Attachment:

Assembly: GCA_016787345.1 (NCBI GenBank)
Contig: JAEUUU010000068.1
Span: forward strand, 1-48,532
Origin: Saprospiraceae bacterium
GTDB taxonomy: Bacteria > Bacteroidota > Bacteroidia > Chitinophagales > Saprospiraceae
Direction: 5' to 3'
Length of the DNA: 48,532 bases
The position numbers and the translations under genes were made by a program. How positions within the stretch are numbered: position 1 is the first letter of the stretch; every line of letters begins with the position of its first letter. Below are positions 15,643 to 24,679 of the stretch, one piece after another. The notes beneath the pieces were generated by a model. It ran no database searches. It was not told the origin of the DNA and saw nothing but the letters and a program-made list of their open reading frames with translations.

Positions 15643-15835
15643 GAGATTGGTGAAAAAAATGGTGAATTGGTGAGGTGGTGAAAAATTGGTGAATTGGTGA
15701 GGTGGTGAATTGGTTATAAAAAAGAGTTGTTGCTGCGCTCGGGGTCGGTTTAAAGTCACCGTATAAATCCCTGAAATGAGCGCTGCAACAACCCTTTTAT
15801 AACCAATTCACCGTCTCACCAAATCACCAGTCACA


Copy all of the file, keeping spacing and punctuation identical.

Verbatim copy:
Assembly: GCA_016787345.1 (NCBI GenBank)
Contig: JAEUUU010000068.1
Span: forward strand, 1-48,532
Origin: Saprospiraceae bacterium
GTDB taxonomy: Bacteria > Bacteroidota > Bacteroidia > Chitinophagales > Saprospiraceae
Direction: 5' to 3'
Length of the DNA: 48,532 bases
The position numbers and the translations under genes were made by a program. How positions within the stretch are numbered: position 1 is the first letter of the stretch; every line of letters begins with the position of its first letter. Below are positions 15,643 to 24,679 of the stretch, one piece after another. The notes beneath the pieces were generated by a model. It ran no database searches. It was not told the origin of the DNA and saw nothing but the letters and a program-made list of their open reading frames with translations.

Positions 15643-15835
15643 GAGATTGGTGAAAAAAATGGTGAATTGGTGAGGTGGTGAAAAATTGGTGAATTGGTGA
15701 GGTGGTGAATTGGTTATAAAAAAGAGTTGTTGCTGCGCTCGGGGTCGGTTTAAAGTCACCGTATAAATCCCTGAAATGAGCGCTGCAACAACCCTTTTAT
15801 AACCAATTCACCGTCTCACCAAATCACCAGTCACA